What Are the Tax Implications of Betting on Sports in New Jersey?

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Compared with other states looking to offer legalized sports betting, New Jersey's tax is relatively low. Still, inevitably it is going to be pushed down onto consumers, who in turn will be required to pay taxes on winnings come April (or October for extended filings).  This is how the internationally-licensed long established online betting firms will look to compete, as they do not collect or report tax information to the IRS (nor do they require you to provide your social security number). 

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In New Jersey there will be an 8.5 percent tax to winning sports bets placed at brick-and-mortar locations, along with a 13 percent levy from winning bets made online.

West Virginia, next up to start launching sports books, they will be imposing a 10 percent tax.

"We think 8 percent is fair, we would have loved to collect 30 percent but we always have to keep in the back of our minds that there's a lot of competition out there," said New Jersey assemblyman Eric Houghtaling (D, Monmouth), a sponsor of the bill, in an interview with Forbes.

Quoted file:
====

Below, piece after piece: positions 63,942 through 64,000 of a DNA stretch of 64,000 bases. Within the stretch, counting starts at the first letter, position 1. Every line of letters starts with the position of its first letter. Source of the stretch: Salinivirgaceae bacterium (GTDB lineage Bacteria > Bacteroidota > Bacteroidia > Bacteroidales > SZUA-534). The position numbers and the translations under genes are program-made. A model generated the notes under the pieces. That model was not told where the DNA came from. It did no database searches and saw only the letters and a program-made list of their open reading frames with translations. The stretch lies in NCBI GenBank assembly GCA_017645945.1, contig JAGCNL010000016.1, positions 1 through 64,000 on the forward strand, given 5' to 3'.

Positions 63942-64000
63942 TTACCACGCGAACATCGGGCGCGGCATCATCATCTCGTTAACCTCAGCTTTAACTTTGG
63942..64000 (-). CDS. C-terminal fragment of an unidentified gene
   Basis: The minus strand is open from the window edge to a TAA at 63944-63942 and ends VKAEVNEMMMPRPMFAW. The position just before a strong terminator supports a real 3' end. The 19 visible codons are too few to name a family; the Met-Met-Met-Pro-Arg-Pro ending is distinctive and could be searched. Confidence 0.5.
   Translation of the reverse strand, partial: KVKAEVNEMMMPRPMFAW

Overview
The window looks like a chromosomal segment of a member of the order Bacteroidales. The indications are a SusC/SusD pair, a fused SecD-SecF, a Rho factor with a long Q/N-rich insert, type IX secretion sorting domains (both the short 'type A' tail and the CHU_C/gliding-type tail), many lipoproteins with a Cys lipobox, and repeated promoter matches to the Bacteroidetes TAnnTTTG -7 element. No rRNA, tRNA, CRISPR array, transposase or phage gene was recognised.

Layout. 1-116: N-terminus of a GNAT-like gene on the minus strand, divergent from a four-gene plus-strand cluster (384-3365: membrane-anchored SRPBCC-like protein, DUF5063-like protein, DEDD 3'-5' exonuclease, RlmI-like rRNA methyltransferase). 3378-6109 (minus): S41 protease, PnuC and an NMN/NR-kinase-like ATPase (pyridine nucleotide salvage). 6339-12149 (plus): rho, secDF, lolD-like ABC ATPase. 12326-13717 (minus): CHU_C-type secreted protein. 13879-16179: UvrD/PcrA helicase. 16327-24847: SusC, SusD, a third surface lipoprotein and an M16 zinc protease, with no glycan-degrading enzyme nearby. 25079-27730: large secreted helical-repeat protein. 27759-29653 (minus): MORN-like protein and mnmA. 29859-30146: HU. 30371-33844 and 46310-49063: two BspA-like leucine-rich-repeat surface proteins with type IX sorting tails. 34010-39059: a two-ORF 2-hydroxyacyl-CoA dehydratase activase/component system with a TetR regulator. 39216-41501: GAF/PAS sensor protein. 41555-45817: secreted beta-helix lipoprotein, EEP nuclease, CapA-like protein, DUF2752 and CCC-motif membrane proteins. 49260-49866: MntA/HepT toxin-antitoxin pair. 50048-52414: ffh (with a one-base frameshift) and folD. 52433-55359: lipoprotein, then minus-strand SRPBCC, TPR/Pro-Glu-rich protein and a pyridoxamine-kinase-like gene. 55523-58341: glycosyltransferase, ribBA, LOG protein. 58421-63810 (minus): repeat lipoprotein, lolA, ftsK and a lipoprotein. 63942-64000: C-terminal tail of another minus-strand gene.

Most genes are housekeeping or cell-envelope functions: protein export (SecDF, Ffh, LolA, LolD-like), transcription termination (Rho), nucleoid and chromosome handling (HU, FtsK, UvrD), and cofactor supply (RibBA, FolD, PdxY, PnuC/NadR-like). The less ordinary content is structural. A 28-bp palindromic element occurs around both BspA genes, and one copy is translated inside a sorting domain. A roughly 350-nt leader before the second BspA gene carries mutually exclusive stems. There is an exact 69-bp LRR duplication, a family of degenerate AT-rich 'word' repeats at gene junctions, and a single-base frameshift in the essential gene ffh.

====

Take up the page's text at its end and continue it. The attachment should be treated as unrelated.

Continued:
William Hill CEO Joe Asher told ESPN.com that the state could eventually handle approximately $10 billion in sports wagers.  His company runs the sports book at Monmouth Racetrack.

Next store neighbor Pennsylvania will have a tough time competing with New Jersey's sports betting sector due to its substantial proposed taxing and licensing fees.  Already they are having a difficult time attracting operators.  They will be attaching a 34 percent tax on revenue, on top of a 2 percent local share. Initial licensing fees for sports book operators in the state could cost as much as $10 million.

- Gilbert Horowitz, Gambling911.com

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